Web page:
Health risk in household ware


  • Nation
  • Saturday, 09 Jul 2016

PETALING JAYA: A preliminary test on colour­ed ceramic plates and cups widely used in households showed that one of the samples had 10,600 times more lead than allowed, and this might cause a decline in mental functioning.

Malaysian Association of Stan­dards Users CEO Ratna Devi said one of the eight types of kitchenware that Standards Users and Greenfinite Sdn Bhd tested found 53,003 part per million (ppm) of lead compared with the estimated five ppm (0.8mg/dm sq) limit allowed in the Food Act 1983 and Food Regulations 1985.

The test was only done for coloured and decorated glazes of ceramic kitchenware (plates and cups).

On Tuesday, the two bodies carried out tests on kitchenware and toys for chemical elements as regulated in the Safety Standards for Toys Regulations 2009 and the United States Consumer Product Safety Commission requirements.

From the tests, all eight types of common ceramic kitchenware and five out of 10 toys sold in supermarkets were found to have high levels of heavy metals and chemical elements.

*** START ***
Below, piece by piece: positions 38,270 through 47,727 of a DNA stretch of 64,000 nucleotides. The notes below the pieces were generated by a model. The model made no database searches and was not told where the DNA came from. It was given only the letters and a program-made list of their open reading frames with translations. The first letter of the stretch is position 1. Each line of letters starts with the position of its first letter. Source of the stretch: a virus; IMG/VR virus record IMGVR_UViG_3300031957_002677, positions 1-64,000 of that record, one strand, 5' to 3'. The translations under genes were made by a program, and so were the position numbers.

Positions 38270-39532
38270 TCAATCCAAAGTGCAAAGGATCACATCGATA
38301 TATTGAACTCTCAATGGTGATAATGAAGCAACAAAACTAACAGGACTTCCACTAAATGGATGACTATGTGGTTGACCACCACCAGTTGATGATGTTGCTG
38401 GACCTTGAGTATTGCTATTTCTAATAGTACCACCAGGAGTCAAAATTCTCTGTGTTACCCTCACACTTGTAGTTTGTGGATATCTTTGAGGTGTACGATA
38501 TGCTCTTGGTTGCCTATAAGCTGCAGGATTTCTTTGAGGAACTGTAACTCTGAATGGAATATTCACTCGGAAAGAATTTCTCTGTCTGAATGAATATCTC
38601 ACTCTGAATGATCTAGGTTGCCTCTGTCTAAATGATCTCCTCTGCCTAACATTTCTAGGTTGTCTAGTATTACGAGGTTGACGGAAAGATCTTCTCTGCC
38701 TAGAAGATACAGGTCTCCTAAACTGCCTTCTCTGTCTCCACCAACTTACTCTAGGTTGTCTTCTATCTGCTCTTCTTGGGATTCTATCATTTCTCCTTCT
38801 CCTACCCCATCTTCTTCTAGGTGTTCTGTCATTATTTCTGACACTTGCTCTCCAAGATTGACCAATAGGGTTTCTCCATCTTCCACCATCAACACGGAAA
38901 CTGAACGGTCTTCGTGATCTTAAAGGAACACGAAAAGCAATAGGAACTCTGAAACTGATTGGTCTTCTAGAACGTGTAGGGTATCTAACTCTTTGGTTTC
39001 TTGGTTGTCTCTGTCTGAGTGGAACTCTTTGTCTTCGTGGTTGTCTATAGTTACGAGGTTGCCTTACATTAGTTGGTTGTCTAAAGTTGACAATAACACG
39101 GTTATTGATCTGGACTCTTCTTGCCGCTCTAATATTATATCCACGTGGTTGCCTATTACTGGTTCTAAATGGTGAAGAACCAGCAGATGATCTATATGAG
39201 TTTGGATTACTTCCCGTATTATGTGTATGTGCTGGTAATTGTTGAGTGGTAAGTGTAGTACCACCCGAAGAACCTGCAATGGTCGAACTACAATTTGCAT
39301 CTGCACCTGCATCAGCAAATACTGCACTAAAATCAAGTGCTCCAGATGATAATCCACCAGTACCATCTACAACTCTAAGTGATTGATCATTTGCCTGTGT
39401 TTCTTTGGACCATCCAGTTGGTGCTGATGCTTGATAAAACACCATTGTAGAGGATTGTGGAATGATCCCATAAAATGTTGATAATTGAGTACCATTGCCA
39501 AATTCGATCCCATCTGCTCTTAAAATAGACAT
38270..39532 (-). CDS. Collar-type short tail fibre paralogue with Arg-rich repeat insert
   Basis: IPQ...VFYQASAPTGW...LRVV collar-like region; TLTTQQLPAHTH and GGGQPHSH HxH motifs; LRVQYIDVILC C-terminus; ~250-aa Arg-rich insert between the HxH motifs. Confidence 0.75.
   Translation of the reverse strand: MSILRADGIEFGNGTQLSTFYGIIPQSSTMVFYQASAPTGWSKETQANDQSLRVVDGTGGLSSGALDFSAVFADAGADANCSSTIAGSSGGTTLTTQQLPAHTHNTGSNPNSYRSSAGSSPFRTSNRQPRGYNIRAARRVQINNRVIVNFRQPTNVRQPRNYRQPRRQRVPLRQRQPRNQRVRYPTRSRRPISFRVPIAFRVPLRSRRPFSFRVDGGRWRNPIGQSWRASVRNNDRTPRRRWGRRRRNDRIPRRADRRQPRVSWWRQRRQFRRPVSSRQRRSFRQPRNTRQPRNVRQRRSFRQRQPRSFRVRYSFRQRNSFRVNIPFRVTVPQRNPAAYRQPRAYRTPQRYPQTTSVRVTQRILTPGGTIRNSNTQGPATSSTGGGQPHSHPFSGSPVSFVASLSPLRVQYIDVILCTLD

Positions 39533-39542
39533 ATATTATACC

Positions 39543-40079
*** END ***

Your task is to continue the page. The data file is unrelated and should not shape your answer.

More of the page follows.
The products were tested for arsenic, antimony, mercury, chromium, selenium, cadmium, barium, lead and gasses by using a portable X-ray Fluorescence Spectro­metry that complies with US regulations.

Ratna said coloured glaze on ceramic kitchenware posed a greater concern than toys because they contained not only lead but also cadmium or other chemical elements that were not supposed to exceed the level in volume/mass.

“Upon contact with food, toxic substances may be released,” she told a press conference to announce the results of the tests.

“The authorities must carry out tests on kitchenware to ensure those with harmful substances are taken off the market,” said Ratna.

She said that the food and regulation Acts provided for control and inspection of ceramic ware and the maximum permitted release level was 0.8mg/dm square for lead and 0.07mg/dm square for cadmium.

One of the 10 toys tested showed that it had 1,819 ppm amount of lead, 20 times more than 90 ppm limit allowed, she said.

“The Health Ministry should also carry out blood tests on the people to find out the level of heavy metal exposure,” she said.

Market surveillance should also be tightened, she said, adding that Standards Users have also asked the Government to come up with an approved certification mark to distinguish ceramic tableware which complied with regulation from those which do not.

“In 2009, we asked for the certification mark but this was not taken up,” she said, adding that manufacturers also needed to ensure that the products they sell were safe.


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